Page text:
John M. Veatch, born in Enfield Township, Jan. 27, 1819, was a son of Isaac Veatch, an early pioneer of White County.  His education was limited to the subscription schools.  He was married Nov. 19, 1840, to Sarah M., daughter of Abel Rice.  To them were born nine children, five still living – Allen P., Vilbert W., Gamalial A., Elgelitha A., and Iva R.  One daughter, Harriet D., died at the age of twenty-four years.  Mr. Veatch died Feb. 19, 1861.  He was a member of the Cumberland Presbyterian church.  Gamaliel runs the home farm.

Submitted by:  Linda Roberts

From History of White County (IL), (ca.1882-1884), P. 900

Vilbert W. Veatch, son of John W. Veatch (deceased), was born in Enfield Township, White County, March 28, 1847.  He was reared on a farm.  His education was limited.  He worked in a flouring mill in Enfield two years.  He owns a farm of 238 acres, and is engaged in farming and stock-raising.  He has been threshing for nine years.  Oct 7, 1868, he married Ellen Elliott.  They are the parents of seven children, six living – Orval, Ollie, Derascus, Mary, Ellen and Luella.  He is a member of the Baptist church.  He is a very liberal man and subscribed largely for the Enfield College, the new Baptist church at Sacramento and other benevolent enterprises.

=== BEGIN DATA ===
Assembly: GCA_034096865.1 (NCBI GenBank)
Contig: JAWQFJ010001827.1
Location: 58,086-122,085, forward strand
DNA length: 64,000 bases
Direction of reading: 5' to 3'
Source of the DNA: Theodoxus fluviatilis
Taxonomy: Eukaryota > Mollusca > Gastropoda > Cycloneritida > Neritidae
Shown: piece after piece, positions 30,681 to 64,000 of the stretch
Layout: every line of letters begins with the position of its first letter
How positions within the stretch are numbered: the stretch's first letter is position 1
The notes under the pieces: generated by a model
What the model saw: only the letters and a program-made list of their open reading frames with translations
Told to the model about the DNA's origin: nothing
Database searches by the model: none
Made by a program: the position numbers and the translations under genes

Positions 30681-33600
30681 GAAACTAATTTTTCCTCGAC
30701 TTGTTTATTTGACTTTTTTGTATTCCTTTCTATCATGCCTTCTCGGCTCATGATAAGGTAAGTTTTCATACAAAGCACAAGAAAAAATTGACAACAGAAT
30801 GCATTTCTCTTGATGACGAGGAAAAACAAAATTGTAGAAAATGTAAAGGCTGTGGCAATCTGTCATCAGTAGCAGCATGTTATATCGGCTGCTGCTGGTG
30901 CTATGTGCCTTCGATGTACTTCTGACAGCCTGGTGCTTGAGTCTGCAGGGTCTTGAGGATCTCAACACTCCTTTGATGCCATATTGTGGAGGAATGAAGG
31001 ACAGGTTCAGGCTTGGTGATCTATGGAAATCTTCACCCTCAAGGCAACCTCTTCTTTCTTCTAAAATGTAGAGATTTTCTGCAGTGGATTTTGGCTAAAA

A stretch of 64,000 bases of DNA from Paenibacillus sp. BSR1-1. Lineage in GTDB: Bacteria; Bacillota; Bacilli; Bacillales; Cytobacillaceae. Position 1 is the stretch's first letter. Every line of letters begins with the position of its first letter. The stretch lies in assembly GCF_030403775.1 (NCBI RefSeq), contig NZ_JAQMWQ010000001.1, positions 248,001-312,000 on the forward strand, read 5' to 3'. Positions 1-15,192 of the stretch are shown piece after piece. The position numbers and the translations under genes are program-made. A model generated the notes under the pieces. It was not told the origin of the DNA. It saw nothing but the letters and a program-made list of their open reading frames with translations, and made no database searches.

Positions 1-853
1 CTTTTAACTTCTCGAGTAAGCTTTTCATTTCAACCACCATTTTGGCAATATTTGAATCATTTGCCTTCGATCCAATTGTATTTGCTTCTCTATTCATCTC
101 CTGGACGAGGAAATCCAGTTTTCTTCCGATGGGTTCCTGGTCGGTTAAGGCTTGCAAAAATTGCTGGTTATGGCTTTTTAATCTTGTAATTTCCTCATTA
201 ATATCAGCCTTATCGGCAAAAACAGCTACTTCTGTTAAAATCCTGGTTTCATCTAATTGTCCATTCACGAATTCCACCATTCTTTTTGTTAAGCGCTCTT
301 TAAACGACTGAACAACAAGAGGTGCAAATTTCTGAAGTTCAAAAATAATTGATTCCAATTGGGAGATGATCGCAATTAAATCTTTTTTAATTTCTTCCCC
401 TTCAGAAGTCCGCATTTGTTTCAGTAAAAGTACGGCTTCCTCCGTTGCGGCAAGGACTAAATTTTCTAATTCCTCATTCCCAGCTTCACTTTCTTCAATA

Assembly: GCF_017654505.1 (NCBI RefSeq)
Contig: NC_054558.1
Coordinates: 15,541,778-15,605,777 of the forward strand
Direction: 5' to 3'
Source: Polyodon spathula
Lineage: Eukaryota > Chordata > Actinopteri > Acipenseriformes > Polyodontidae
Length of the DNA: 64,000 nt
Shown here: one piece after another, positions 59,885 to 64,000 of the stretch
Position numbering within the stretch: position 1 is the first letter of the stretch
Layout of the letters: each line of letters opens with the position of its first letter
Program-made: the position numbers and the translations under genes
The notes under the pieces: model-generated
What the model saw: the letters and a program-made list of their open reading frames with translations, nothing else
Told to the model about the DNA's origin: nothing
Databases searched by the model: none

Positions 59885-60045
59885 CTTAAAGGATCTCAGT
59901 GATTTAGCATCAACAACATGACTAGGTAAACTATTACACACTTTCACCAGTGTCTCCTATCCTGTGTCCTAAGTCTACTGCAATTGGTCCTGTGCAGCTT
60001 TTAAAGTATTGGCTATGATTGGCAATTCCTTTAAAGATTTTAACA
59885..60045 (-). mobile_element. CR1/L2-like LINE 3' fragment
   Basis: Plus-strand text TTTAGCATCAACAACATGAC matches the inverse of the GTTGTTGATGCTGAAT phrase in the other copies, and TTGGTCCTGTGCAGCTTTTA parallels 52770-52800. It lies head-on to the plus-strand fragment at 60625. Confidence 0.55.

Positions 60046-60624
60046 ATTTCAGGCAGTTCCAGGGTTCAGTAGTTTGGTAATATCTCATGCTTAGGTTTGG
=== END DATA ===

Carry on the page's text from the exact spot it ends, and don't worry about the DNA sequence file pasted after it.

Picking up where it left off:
Submitted by:  Linda Roberts

From History of White County (IL), (ca.1882-1884), P. 900